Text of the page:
MicrobeWorld App

appsquarebannerad200x200

ASM Fellowships

Fellowship

Microbes After Hours

WaterSupplyYouTubeFrame

Click for more "Microbes After Hours" videos

Join MicrobeWorld

Subscribe via Email

subscribe

Featured Image

Featured Video

Ebola Virus explained

Supporters

ASM House 200X200

Carl Zimmer - Comments

I completely agree with Troy's rational arguments against genital mutilation in infants.
Anytime I read a circumcision response containing the word "mutilate", I quit reading, because I know it's going to be "another one of those". There are cogent arguments on each side (excluding religious reasons, which are pretty much incapable of argument, either way), but I, for one, am circumcised and surely don't consider myself "mutilated". mu·ti·late (mytl-t) tr.v. mu·ti·lat·ed, mu·ti·lat·ing, mu·ti·lates 1. To deprive of a limb or an essential part; cripple. 2. To disfigure by damaging irreparably: mutilate a statue. See Synonyms at batter1. 3. To make imperfect by excising or altering parts. Perhaps I am 'imperfect', lol, but haven't had too many complaints . . .
So glad I found this! There isn't a lot of information about this on the net. Bookmarking the additional readings for later. Love the mp3 as well! Oakland DentistSan Francisco Plumber
A nice piece of work if they can make it economically practical, but be forewarned - isobutyraldehyde has a pungent odor, is an irritant to the eyes and lungs, and with oxidation is readily contaminated by isobutyric acid, which smells pretty much like essence of vomit. Isn't that also basically true of Vegemite? | Term Papers
Also see the Current Topics piece in the March issue of Microbe magazine (URL below): http://www.microbemagazine.org/index.php/03-2010-current-topics/1423-losses-in-ancestral-microbes-pose-health-risks-to-humans There's an accompanying interview.
Dr. Bamforth is the Anheuser-Busch Edowed Professor, selected after an international search, specializing in the science of malting and brewing. His current research program focuses primarily on the wholesomeness of beer, including studies on the psychophysics of beer perception, on polyphenols and on the residues from non-starchy polysaccharide
Hi Andrew. We have actually just fixed this as of this weekend. Please let me know if you don't see any improvement. You can also try to unsubscribe and resubscribe in iTunes to see if that helps as well. Thanks for the feedback.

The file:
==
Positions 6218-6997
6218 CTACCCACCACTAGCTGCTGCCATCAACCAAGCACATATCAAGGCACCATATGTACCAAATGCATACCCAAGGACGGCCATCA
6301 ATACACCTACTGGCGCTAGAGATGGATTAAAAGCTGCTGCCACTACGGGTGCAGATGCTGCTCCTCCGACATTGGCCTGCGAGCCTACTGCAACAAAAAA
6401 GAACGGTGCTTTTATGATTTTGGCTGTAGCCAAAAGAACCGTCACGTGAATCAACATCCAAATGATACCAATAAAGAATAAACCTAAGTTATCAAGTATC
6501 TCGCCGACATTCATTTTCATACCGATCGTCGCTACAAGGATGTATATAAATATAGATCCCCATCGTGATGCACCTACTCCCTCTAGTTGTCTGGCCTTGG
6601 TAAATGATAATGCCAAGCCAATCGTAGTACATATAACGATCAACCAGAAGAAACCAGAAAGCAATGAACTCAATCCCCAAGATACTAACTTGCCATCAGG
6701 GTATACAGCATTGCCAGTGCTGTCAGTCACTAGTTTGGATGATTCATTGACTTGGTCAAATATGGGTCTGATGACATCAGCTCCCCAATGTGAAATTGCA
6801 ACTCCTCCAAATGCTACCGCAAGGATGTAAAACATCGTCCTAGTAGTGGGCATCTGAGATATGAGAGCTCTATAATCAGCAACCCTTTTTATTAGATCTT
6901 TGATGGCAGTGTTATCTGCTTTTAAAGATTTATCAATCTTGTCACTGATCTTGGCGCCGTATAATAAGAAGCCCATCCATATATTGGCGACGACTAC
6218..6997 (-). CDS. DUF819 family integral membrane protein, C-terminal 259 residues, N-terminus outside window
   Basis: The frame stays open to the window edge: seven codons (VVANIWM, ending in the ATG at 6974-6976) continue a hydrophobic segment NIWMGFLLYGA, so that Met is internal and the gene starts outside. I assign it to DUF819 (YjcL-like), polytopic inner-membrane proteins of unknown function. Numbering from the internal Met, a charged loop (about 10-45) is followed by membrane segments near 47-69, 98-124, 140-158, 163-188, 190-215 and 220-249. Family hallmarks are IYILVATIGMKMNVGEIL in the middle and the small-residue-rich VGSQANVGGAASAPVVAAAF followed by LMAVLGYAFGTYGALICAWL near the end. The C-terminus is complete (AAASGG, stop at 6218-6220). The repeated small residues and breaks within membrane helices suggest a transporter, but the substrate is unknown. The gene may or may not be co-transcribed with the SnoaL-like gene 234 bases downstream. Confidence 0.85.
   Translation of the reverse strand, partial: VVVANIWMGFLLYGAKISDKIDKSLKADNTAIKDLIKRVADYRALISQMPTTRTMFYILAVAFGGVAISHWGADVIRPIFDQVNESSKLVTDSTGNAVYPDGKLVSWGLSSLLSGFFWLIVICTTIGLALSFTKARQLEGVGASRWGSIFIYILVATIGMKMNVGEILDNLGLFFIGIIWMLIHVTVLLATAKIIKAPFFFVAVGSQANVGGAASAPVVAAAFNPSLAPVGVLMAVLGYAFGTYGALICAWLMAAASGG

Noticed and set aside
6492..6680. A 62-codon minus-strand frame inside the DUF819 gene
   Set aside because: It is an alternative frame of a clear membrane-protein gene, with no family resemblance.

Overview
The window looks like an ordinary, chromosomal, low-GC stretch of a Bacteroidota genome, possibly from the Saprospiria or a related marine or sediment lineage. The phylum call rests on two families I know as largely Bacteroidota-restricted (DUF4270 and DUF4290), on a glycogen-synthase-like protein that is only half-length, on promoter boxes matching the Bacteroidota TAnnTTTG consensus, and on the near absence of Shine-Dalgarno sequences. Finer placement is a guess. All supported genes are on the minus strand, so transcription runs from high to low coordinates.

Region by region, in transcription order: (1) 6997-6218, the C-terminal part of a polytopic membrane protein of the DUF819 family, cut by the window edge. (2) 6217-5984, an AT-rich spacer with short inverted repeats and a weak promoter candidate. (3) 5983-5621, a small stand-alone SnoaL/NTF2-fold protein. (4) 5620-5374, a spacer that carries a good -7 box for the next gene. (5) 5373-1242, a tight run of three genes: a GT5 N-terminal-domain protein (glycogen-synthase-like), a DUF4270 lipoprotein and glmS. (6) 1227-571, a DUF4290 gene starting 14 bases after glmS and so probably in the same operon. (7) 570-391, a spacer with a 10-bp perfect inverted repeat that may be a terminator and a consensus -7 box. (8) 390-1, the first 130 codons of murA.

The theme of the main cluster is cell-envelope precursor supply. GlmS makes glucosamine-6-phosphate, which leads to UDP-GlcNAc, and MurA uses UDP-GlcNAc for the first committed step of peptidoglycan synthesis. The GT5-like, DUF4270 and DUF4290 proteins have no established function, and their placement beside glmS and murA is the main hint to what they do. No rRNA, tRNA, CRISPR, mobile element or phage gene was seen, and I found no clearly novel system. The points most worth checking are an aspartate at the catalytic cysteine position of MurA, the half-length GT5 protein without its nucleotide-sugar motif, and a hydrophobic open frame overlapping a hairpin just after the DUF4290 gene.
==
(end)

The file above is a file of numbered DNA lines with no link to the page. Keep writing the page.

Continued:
hello I enjoy these podcasts, when I can download them; some of them seem to download impossibly slowly - this is one of them ; please can you look into this; look forward to listening; thanks, Andrew
This is an incredibly frank and lucid discussion of the past and current vaccine program for malaria. Professor Sherman has devoted his research career to malaria and is unafraid to critically assess the current lack of balance in dealing with control of malaria.
Dr. Worobey mentioned routine male neonatal circumcision "overall reduces the transmission of the virus quite a lot." I think his information was mixed with promoting safer sex practices; like condom use which squash ANY insignificant benefit that routinely mutilating either sex before an age of conscious consent would bring. If not having a foreskin had ANY benefit to mammals of ANY kind we would see more then two species of mammals without them.
Good idea Don. I added the title and link to her book on Amazon in the post itself.
It is always so refreshing to hear a scientist say that they don't understand how something works, yet! Perhaps you should put the name of her new children's book in the printed section somewhere - Living Sunlight: How Plants Bring The Earth To Life
Thanks, Bob. I write a little about Bray's work in my book Microcosm. I hadn't spoken to him before; it was great to really plunge into the research.
This is a fascinating podcast. Prof. Bray game an enormous amount of information. I wonder if he covered his whole book. This must have terrific for you, Carl, since he talked about E. coli.

American Society for Microbiology
2012 1752 N Street, N.W. • Washington, DC 20036-2904 • (202) 737-3600
American Society For Microbiology © 2014   |   Privacy Policy   |   Terms of Use